Court won a record 64 Grand Slam tournament titles, including a record 24 singles titles, 19 women's doubles titles and a record 21 mixed doubles titles. The total includes two shared[23] titles at the Australian Championships/Open in 1965 and 1969.[24] The mixed doubles finals of those years were not played because of bad weather and the titles are shared by both of the finalist pairs.

Court won 62 of the 85 Grand Slam tournament finals (72.9%) she played, including 24-5 (82.8%) in singles finals, 19-14 (57.6%) in women's doubles finals and 19-4 (82.6%) in mixed doubles finals.

Court reached the final in 29, the semifinals in 36 and the quarterfinals in 43 of the 47 Grand Slams singles tournaments she played. She won 11 of the 16 Grand Slam singles tournaments she entered, beginning with the 1969 Australian Open and ending with the 1973 US Open. She also won 11 of the 17 Grand Slam singles tournaments she entered, beginning with the 1962 Australian Championships and ending with the 1966 Australian Championships. She was 146-2 (98.6%) against unseeded players in Grand Slam singles tournaments.

Court is the only player to have won the Grand Slam in both singles and mixed doubles. She won the singles Grand Slam in 1970, the mixed doubles Grand Slam in 1963 with fellow Australian Ken Fletcher and the mixed doubles Grand Slam in 1965 with three different partners (Fletcher, John Newcombe and Fred Stolle).

Court won more than half of all the Grand Slam contests held in 1963 (8 of 12), 1964 (7 of 12), 1965 (9 of 12), 1969 (8 of 12), 1970 (7 of 11) and 1973 (6 of 11).

According to the end-of-year rankings compiled by London's Daily Telegraph from 1914 to 1972, Court was ranked world No. 1 six times: 1962, 1963, 1964, 1965, 1969 and 1970. She was also ranked No. 1 for 1973 when the official rankings were produced by the Women's Tennis Association.

Career timeline

Margaret Court playing doubles at Wimbledon alongside Evonne Goolagong
  • 1959 - Competed at the Australian Championships for the first time losing in the second round against eventual tournament winner Mary Reitano.
  • 1960 - Won her first singles title at the Australian Championships, but lost the junior girls final there to Lesley Turner Bowrey.
  • 1962 - Won three of the four Grand Slam singles tournaments.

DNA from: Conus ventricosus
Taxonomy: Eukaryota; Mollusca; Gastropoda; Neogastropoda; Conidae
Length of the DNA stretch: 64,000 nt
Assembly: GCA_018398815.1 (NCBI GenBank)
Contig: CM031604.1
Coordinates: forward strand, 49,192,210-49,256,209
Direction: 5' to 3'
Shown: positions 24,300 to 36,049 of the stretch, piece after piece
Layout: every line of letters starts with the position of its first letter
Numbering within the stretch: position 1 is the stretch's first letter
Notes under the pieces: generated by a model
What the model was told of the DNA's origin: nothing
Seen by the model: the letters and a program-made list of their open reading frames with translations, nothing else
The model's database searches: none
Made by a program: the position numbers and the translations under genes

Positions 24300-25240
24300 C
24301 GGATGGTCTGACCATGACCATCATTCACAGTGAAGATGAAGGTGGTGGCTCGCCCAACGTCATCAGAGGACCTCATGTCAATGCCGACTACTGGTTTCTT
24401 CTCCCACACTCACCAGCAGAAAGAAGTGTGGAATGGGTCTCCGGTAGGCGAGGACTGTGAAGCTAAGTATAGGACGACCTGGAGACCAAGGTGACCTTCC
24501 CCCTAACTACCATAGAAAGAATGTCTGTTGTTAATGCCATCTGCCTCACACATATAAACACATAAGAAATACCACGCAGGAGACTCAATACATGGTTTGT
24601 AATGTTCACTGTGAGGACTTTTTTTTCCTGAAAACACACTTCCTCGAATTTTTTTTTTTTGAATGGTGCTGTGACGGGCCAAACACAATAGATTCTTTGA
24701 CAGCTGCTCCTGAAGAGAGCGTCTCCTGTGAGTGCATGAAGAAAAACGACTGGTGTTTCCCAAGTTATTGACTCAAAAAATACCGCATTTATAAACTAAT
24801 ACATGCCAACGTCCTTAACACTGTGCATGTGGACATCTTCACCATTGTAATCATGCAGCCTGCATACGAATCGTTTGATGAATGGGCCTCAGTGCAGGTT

• 1963 - Became the first Australian woman to win a singles title at Wimbledon. She and Ken Fletcher became the only team to win all four Grand Slam mixed-doubles titles during the same calendar year.
  • 1964 - Won three of the four Grand Slam mixed doubles tournaments. Her women's doubles title at Wimbledon completed her career "boxed set" of Grand Slam titles.
  • 1965 - Won three of the four Grand Slam singles tournaments and all four Grand Slam mixed-doubles titles, with three different partners.
  • 1966 - After losing to Billie Jean King at Wimbledon in a semifinal match, Court temporarily retired.
  • 1968 - Returned to match play late in 1967 and playing a full schedule in 1968, reached the final of the Australian Championships, losing to King.
  • 1969 - Won three of the four Grand Slam singles and mixed doubles tournaments.
  • 1970 - Won all four Grand Slam singles tournaments, defeating Kerry Melville Reid in the Australian Open final, Helga Niessen Masthoff in the French Open final, Billie Jean King in the Wimbledon final, and Rosemary Casals in the US Open final. Maureen Connolly in 1953 and Steffi Graf in 1988 are the only other women who have won all four Grand Slam singles tournaments during the same calendar year.
  • 1971 - Won the Australian Championship for the 10th time. After losing the Wimbledon singles final, temporarily retired to prepare for the birth of her first child in March 1972.
  • 1972 - Returned to the tour after missing the Wimbledon Championships.